SAN FRANCISCO — With venture capital funding reaching levels not seen since the days of the dot-com bubble, analysts say the question of whether the tech boom in Silicon Valley is on the verge of sputtering is getting harder to dismiss.
Investors poured $9.5 billion into 951 U.S. start-ups during the first three months of 2014, according to the latest MoneyTree report released Friday. That's the biggest amount of investment since the second quarter of 2001, when the so-called dot-com boom was gasping its final, dying breaths. In the dot-com boom and bust, some tech companies lost half of their market value while others went out of business.
The total amount of venture capital invested in the first quarter rose 12% compared with the previous quarter, and 57% from a year earlier. The MoneyTree survey is prepared every quarter by PricewaterhouseCoopers, the National Venture Capital Assn. and Thomson Reuters.
Of course, the tech world still has a long way to go before it reaches the mania of 2000, when $100 billion was invested in start-ups. But with initial public stock offerings on pace to double this year, the region's economy has been on a tear.
Although some analysts don't believe the tech sector is overheating, at least not yet, "there have been a lot more" companies that are going public or being bought out, said H.J. Parik, director of PwC's Southern California Emerging Company Services practice.
Software companies set the pace for the tech industry, bagging $4 billion in venture funding. That's a level not seen in that sector since the last quarter of 2000.
Not every part of tech fared equally well. Venture capitalists gave $2.3 billion to 219 Internet-specific companies during the first quarter of this year, down 5% in dollar terms from the fourth quarter of 2013.
In general, the number of companies striking deals dropped. That was an indication, Parik said, that venture capitalists were putting more money into fewer companies, such as investing in later-stage companies that were likely on the verge of an IPO or being acquired.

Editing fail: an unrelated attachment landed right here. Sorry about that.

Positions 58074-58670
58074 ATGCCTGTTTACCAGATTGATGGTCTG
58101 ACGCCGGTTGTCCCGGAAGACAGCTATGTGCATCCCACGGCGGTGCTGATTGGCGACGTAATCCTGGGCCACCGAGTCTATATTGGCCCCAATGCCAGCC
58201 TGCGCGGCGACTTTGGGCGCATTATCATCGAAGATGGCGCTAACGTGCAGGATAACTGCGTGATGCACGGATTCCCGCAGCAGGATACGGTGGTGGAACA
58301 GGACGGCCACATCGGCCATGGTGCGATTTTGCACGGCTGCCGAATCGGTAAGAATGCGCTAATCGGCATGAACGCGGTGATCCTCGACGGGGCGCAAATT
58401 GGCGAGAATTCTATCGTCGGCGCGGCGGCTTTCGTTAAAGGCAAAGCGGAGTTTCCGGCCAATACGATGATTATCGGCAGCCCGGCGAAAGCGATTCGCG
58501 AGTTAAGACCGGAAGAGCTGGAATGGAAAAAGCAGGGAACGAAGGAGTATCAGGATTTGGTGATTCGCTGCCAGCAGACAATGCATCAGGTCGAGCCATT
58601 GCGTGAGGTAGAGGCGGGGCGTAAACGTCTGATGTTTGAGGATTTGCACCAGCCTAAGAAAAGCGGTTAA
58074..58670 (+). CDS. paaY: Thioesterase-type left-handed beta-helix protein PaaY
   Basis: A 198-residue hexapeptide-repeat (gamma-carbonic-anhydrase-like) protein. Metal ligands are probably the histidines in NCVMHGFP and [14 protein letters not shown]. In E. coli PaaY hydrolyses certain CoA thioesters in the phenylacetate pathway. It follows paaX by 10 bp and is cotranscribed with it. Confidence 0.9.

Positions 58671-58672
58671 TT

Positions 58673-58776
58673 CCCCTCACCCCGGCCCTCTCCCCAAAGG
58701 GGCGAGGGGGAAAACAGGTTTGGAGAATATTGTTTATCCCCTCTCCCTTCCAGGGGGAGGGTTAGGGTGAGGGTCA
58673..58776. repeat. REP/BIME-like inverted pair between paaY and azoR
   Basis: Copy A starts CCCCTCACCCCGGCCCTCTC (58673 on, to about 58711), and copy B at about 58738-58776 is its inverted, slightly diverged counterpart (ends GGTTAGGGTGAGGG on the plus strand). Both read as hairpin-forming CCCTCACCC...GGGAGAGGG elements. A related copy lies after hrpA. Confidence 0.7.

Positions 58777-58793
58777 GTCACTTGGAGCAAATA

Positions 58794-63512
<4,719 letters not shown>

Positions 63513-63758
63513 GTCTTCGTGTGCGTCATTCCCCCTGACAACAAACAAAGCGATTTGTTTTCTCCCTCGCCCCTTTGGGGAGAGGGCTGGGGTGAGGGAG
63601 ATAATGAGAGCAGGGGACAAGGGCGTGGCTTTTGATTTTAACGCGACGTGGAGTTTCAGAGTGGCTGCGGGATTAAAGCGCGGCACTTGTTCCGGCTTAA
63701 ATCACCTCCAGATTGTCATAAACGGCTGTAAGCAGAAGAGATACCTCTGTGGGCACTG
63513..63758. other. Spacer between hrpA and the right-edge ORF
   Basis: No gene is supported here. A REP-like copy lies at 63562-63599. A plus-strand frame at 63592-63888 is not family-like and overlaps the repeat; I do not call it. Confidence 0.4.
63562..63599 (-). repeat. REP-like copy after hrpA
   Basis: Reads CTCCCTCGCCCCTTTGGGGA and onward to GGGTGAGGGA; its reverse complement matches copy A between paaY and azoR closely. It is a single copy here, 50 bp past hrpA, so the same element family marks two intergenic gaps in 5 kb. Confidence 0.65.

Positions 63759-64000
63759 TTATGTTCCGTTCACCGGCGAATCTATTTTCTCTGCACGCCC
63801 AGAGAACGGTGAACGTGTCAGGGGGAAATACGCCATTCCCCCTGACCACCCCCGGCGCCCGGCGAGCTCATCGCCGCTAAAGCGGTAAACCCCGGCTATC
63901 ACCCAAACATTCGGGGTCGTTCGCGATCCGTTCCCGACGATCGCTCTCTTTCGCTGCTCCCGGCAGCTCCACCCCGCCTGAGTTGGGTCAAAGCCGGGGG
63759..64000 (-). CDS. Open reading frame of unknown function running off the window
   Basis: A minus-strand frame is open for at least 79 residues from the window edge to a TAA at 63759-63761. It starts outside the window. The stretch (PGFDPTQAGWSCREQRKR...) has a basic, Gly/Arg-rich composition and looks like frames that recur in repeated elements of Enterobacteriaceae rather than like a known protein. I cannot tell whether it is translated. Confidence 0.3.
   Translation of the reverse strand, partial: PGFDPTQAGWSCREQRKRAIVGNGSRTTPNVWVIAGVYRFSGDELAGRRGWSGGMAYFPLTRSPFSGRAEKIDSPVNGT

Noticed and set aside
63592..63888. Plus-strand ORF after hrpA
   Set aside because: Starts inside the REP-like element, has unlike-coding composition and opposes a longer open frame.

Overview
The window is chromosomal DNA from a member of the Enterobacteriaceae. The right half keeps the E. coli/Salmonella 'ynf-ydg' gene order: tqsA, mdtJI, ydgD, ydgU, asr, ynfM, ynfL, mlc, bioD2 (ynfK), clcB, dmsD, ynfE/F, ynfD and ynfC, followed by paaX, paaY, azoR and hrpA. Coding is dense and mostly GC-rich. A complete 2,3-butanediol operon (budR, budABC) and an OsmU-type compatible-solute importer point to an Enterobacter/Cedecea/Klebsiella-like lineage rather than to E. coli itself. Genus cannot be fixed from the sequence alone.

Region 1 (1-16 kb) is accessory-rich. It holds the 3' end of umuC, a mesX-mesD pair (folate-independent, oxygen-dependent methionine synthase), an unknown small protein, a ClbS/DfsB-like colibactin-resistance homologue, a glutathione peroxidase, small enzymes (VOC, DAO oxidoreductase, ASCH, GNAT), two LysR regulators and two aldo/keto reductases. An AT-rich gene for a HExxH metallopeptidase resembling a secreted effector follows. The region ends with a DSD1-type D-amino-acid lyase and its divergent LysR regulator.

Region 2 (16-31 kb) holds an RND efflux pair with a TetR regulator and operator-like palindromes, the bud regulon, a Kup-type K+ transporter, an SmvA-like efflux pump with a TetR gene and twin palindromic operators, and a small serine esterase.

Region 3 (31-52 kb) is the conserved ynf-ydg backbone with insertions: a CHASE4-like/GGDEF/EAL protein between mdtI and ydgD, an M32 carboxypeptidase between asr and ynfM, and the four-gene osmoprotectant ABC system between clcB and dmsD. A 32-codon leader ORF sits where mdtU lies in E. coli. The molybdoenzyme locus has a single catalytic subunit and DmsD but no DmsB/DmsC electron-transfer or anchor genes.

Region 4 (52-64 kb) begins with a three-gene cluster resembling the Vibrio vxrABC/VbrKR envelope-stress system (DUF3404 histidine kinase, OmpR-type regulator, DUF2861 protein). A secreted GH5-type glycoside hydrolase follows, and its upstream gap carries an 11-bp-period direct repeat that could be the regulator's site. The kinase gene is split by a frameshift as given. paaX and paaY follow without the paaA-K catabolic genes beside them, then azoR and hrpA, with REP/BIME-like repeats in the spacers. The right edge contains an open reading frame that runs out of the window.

To that end, the biggest deals in the quarter included $900 million raised by software developer Cloudera, $250 million by app-based ride-sharing service Lyft, and $350 million by online storage service Dropbox.
At the same time, seed stage investments, or the initial capital poured into start-ups, dropped 64% in dollar terms and 41% in number of deals, indicating younger start-ups were probably finding it tougher to snag funding, according to the report.
The venture capital surge was reinforced by an IPO window that swung wide open during the first quarter. There have been 23 tech-related IPOs this year, which would put the industry on pace to reach 70 to 80 in 2014. That would be a dramatic increase from the 40 tech IPOs last year.
In recent weeks, there have been some signs of cooling in that IPO market as the tech-heavy Nasdaq Index has tumbled. As a result, some companies priced their offerings at the lower end of their expected range, and others cut the number of shares being offered.
Observers said it remains to been seen whether such moves could lead to a retrenchment in venture investing.
But for the moment, venture capitalists seemed intent on arming themselves to catch bigger prey. According to a report released Thursday by Dow Jones Venture Source, venture capitalists raised $9.6 billion during the first quarter of 2014.
That's more than double the amount raised in the last quarter of 2013.